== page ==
With the 2011 Ford Explorer, the long-popular SUV switches to a crossover-based design. Photo Courtesy Brenda Priddu & Co.
Following up on hints offered earlier in the month, Ford Motor Co. officials have announced they’ll be adding 1,200 new jobs at an assembly plant on the outskirts of Chicago.
Already building the latest version of the Taurus sedan, Ford’s Chicago Assembly Plant will also begin producing the maker’s next-generation Explorer sport-utility vehicle, a move that will require a $400 million investment. About half that money will go into the assembly plant and a nearby stamping facility. The rest will go towards engineering and launch-related costs.
Long the most popular SUV on the U.S. market, with sales peaking at 445,000 annually, Ford has seen the Explorer slip sharply, in recent years, however. The brand was clearly hurt by a problem with tire failures, early in the last decade, but it was also hammered by increased competition, poor gas mileage, harsh ride, questionable quality and a steady shift in consumer tastes away from conventional truck-based utes to car-based crossovers. In 2009, Explorer sales slipped 35%, from year-earlier levels, to just 52,190.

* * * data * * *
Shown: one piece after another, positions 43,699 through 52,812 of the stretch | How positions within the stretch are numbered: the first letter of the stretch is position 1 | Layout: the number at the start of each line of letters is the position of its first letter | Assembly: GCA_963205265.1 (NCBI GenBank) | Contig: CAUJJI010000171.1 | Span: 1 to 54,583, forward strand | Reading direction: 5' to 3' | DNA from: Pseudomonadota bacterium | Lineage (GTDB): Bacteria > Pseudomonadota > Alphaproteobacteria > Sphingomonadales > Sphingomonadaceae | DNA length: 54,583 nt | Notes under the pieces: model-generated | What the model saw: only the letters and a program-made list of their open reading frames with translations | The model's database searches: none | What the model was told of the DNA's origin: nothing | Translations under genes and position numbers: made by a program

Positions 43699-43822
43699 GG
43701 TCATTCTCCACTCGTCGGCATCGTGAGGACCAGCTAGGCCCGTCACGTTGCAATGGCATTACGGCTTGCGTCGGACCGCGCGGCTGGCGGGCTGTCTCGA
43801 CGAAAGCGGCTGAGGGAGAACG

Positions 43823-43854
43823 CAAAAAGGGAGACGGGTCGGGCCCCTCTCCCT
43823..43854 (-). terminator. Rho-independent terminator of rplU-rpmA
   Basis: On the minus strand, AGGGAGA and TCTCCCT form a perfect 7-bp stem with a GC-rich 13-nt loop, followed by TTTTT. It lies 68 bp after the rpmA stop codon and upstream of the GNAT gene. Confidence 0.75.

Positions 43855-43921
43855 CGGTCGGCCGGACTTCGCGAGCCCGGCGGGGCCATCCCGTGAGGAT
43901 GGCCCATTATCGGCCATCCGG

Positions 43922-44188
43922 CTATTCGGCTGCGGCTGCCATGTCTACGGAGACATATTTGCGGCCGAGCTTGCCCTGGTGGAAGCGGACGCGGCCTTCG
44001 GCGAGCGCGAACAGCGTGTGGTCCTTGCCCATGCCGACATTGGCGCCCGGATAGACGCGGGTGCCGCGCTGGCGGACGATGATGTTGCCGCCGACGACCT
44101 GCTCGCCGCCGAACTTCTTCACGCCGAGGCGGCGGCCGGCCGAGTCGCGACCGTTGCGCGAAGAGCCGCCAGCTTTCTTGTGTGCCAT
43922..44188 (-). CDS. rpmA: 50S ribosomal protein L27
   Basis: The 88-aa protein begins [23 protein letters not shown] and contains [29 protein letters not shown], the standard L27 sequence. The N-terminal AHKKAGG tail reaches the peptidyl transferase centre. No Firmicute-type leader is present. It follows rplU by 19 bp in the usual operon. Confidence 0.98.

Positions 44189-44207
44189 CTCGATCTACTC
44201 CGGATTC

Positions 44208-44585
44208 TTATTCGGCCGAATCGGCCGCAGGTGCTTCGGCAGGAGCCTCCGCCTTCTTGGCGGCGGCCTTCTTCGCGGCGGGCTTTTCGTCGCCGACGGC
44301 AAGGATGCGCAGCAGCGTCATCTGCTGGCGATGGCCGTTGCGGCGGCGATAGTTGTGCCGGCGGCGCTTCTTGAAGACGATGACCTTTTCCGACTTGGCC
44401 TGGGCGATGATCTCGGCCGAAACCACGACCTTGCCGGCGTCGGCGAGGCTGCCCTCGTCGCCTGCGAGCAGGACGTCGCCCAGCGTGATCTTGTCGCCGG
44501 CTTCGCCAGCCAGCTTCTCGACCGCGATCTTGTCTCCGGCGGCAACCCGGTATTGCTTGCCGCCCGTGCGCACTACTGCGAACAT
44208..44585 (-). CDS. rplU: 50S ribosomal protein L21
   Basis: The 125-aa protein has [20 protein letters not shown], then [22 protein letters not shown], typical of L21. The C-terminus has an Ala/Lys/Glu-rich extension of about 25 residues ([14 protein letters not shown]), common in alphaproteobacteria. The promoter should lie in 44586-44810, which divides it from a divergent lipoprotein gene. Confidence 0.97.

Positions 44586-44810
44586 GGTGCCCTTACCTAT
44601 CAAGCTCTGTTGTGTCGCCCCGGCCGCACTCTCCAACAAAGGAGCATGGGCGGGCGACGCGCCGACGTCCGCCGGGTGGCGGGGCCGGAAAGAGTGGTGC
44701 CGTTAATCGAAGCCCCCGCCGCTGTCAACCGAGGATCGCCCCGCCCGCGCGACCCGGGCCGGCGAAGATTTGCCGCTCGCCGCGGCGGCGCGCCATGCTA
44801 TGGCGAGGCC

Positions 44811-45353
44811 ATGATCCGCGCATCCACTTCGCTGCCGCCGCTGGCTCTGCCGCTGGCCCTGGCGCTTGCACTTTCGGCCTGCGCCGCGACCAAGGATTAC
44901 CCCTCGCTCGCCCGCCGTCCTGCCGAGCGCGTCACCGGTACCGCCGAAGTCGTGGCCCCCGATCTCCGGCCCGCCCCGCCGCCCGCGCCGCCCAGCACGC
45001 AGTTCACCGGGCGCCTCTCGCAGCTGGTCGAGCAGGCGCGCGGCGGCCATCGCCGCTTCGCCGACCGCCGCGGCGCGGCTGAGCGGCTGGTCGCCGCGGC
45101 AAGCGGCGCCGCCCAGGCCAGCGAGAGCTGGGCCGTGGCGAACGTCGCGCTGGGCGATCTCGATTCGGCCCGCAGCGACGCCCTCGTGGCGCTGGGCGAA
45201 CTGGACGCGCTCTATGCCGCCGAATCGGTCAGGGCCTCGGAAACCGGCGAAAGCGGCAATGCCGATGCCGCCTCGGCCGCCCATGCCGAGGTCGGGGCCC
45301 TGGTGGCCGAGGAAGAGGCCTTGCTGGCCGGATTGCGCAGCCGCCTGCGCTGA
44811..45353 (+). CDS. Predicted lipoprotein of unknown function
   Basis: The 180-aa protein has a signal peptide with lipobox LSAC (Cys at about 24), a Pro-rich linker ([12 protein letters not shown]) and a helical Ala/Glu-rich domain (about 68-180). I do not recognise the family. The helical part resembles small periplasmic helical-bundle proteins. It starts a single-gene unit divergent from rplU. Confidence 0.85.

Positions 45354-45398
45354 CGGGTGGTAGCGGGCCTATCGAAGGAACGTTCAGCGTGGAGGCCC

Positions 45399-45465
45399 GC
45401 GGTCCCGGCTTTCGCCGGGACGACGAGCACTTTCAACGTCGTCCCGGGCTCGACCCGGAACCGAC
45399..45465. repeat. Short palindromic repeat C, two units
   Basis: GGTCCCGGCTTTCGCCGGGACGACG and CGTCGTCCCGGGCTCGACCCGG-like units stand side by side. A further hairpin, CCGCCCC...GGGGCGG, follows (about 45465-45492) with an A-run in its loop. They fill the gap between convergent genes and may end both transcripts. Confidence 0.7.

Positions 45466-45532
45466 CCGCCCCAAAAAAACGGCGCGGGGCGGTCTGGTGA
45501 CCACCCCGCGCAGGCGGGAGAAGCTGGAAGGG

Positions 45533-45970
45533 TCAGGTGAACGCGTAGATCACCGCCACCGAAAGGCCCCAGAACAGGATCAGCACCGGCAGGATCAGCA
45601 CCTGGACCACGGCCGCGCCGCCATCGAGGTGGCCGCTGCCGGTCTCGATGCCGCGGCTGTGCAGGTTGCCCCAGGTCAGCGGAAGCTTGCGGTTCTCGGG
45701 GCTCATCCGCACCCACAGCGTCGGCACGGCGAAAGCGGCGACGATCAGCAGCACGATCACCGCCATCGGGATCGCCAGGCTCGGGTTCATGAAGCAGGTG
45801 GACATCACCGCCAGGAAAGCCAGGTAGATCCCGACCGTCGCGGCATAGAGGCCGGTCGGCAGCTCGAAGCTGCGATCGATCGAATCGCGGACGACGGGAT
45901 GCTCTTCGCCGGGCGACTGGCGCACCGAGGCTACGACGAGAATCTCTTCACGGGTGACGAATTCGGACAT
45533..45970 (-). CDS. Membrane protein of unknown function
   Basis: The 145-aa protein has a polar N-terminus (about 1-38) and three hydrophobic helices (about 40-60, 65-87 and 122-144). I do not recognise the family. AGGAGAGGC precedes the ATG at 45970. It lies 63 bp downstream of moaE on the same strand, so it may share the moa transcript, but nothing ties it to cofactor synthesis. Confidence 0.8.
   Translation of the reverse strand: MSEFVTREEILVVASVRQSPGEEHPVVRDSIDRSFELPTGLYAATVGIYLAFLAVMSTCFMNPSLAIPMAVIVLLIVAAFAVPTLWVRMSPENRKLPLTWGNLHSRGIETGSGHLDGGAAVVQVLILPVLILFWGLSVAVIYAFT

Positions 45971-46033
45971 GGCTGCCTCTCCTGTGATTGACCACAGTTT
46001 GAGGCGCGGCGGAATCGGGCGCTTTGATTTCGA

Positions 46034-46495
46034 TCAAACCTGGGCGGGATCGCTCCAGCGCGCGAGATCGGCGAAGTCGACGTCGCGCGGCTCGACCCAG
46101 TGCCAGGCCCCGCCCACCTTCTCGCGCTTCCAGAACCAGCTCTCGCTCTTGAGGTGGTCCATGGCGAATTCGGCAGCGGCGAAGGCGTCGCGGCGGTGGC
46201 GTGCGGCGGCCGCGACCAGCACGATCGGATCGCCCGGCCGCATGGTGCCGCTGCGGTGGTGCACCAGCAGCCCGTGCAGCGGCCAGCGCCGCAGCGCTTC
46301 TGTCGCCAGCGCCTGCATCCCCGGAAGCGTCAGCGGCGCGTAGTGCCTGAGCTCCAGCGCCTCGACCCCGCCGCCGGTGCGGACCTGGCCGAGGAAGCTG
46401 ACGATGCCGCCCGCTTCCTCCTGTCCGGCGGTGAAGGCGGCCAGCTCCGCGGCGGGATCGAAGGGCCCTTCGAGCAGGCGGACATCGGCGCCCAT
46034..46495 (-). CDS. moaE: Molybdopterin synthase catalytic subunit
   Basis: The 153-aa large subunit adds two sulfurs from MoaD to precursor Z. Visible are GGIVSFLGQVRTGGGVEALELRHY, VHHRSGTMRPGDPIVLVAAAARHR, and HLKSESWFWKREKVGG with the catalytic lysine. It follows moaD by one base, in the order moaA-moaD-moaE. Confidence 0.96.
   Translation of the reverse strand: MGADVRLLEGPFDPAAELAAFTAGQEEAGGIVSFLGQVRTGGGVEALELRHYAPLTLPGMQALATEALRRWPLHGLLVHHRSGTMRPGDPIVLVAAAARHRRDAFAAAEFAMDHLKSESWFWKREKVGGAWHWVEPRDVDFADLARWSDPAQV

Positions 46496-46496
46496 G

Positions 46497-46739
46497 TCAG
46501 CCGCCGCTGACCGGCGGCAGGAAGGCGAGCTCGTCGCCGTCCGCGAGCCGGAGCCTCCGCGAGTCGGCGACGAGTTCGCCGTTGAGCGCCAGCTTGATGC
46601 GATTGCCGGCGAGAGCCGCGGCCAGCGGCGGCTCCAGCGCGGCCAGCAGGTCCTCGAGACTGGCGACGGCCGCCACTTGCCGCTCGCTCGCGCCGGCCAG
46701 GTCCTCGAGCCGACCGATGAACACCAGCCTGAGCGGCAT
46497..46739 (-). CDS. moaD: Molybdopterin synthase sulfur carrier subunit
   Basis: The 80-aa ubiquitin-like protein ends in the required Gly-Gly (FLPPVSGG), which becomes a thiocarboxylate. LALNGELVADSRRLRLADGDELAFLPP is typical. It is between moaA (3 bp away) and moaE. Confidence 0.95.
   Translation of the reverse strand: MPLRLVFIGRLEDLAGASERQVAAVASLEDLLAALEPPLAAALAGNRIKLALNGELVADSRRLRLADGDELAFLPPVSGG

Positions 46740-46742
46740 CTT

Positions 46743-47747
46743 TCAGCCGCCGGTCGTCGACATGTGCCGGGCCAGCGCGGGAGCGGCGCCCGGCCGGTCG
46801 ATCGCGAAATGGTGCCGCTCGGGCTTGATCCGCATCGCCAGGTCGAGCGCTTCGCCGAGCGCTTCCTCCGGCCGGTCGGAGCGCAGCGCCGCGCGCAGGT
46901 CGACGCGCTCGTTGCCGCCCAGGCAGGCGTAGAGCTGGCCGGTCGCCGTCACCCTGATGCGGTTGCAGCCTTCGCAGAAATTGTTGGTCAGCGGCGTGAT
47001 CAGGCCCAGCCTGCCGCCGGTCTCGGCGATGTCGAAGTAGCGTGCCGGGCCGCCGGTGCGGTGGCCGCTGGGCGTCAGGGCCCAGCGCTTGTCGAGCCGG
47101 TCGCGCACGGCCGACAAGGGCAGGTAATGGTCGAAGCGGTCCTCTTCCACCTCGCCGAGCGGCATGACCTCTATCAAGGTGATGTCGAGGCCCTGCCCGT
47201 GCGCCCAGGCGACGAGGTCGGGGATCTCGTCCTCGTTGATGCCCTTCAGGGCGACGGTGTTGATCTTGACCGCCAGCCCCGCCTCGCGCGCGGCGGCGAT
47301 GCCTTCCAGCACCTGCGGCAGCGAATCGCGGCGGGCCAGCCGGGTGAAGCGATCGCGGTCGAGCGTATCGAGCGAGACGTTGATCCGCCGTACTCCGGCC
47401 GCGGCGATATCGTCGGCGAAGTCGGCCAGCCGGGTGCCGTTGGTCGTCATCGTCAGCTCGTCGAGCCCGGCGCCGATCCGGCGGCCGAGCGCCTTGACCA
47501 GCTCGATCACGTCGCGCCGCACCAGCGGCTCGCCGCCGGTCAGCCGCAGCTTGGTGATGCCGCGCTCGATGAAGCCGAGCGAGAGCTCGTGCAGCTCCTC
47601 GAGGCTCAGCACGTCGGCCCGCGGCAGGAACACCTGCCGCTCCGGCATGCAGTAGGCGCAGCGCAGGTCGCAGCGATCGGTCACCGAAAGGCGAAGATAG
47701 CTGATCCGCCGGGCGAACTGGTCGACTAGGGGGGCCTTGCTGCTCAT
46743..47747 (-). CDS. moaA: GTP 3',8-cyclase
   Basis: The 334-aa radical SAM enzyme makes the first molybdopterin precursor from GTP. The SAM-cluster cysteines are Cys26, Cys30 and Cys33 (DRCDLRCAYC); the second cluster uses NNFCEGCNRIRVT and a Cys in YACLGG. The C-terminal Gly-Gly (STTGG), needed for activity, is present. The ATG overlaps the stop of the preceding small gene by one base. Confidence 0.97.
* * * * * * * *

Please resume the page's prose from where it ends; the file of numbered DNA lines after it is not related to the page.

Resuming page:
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The “all-new” version of the SUV, which appears to be a repackaging of the Freestyle and then the Taurus X built in Chicago until last year, will go into production late this year. Explorer will follow, rather than lead, in at least one key area. The 2011 Ford Explorer will abandon its body-on-frame design and adopt a crossover design, sharing the same platform used for the latest version of Taurus.
(Ford isn’t the only automaker to make such a dramatic shift. The original Mercedes-Benz M-Class was truck-based, but the latest version is a car-derived crossover.)